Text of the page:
Editorials

Empirical treatment of uncomplicated cystitis

BMJ 2001; 323 doi: https://doi.org/10.1136/bmj.323.7323.1197 (Published 24 November 2001) Cite this as: BMJ 2001;323:1197

Keep it simple

  1. Anders Baerheim (anders.barheim@isf.uib.no), senior lecturer in general practice
  1. University of Bergen, Bergen 5009, Norway

    Acute uncomplicated cystitis in healthy non-pregnant women is a common problem, affecting 10-15% of women each year.1 It is readily managed by treatment for up to three days, and courses of three days or less seldom give rise to the development of bacterial resistance in the gut. 2 3

    Uncomplicated cystitis accounts for a substantial part of all prescribed antimicrobials. Results of standard treatment in general practice have until recently been satisfying: cure rates for most antibiotics have varied between 85% and 95%.4 Rising levels of resistance cause concern, because the increase may lead to the liberal use of newer antimicrobials with broader spectrums, resulting in increased resistance to these drugs too. Local variation in levels of community based prescribing may be reflected in changes in local levels of antibiotic resistance in uropathogens.5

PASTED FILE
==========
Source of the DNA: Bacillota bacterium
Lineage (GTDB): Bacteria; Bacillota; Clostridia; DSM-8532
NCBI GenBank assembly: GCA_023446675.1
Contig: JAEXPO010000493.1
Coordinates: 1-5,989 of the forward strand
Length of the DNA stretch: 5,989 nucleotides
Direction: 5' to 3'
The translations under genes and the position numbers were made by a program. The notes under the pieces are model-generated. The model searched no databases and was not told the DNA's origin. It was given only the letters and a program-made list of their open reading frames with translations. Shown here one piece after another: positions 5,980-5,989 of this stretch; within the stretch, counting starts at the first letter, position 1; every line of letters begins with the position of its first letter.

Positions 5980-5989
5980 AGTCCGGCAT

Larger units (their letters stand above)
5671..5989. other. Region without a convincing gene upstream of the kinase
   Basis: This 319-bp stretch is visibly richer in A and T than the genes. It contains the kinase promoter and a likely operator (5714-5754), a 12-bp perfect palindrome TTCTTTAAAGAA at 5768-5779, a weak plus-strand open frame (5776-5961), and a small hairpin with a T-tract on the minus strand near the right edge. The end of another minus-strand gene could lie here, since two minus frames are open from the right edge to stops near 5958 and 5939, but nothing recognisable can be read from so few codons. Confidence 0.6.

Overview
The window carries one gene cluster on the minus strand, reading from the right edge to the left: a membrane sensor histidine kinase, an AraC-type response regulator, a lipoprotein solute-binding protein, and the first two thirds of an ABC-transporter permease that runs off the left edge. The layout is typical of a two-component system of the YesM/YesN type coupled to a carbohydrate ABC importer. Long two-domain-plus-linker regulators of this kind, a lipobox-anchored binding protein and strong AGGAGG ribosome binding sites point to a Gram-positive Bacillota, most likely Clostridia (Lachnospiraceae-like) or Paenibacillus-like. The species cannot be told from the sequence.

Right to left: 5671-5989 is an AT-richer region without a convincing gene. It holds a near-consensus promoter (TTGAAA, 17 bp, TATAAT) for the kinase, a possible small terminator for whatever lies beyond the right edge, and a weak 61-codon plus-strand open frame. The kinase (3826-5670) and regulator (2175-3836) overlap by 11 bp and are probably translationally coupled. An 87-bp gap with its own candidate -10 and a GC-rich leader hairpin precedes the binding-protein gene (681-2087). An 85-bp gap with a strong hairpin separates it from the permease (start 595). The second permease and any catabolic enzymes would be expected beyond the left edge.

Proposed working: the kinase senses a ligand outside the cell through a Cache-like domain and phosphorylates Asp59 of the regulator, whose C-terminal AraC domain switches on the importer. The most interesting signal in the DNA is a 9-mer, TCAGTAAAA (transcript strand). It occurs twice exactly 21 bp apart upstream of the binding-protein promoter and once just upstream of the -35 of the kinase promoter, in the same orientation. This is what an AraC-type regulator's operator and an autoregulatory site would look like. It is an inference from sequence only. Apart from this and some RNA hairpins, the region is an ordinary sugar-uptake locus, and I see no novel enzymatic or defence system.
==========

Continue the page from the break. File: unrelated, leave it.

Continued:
A recent national survey has described susceptibility among 103 223 isolates of uropathogens from microbiological laboratories in nine geographical regions of the United States.6 The resistance …

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